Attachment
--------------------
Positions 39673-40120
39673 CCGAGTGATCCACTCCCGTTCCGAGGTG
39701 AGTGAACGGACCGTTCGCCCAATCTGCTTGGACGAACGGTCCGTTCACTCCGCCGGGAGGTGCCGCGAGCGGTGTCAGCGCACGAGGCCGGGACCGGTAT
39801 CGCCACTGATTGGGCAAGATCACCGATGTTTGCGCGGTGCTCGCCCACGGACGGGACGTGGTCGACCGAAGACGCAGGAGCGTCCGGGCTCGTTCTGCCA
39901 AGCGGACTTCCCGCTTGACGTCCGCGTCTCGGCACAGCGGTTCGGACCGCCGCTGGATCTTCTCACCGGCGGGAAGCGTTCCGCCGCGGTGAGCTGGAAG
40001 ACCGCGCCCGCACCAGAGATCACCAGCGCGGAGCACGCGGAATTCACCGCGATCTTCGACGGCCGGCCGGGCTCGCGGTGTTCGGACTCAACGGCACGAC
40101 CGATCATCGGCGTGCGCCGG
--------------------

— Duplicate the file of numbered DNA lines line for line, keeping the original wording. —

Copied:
Positions 39673-40120
39673 CCGAGTGATCCACTCCCGTTCCGAGGTG
39701 AGTGAACGGACCGTTCGCCCAATCTGCTTGGACGAACGGTCCGTTCACTCCGCCGGGAGGTGCCGCGAGCGGTGTCAGCGCACGAGGCCGGGACCGGTAT
39801 CGCCACTGATTGGGCAAGATCACCGATGTTTGCGCGGTGCTCGCCCACGGACGGGACGTGGTCGACCGAAGACGCAGGAGCGTCCGGGCTCGTTCTGCCA
39901 AGCGGACTTCCCGCTTGACGTCCGCGTCTCGGCACAGCGGTTCGGACCGCCGCTGGATCTTCTCACCGGCGGGAAGCGTTCCGCCGCGGTGAGCTGGAAG
40001 ACCGCGCCCGCACCAGAGATCACCAGCGCGGAGCACGCGGAATTCACCGCGATCTTCGACGGCCGGCCGGGCTCGCGGTGTTCGGACTCAACGGCACGAC
40101 CGATCATCGGCGTGCGCCGG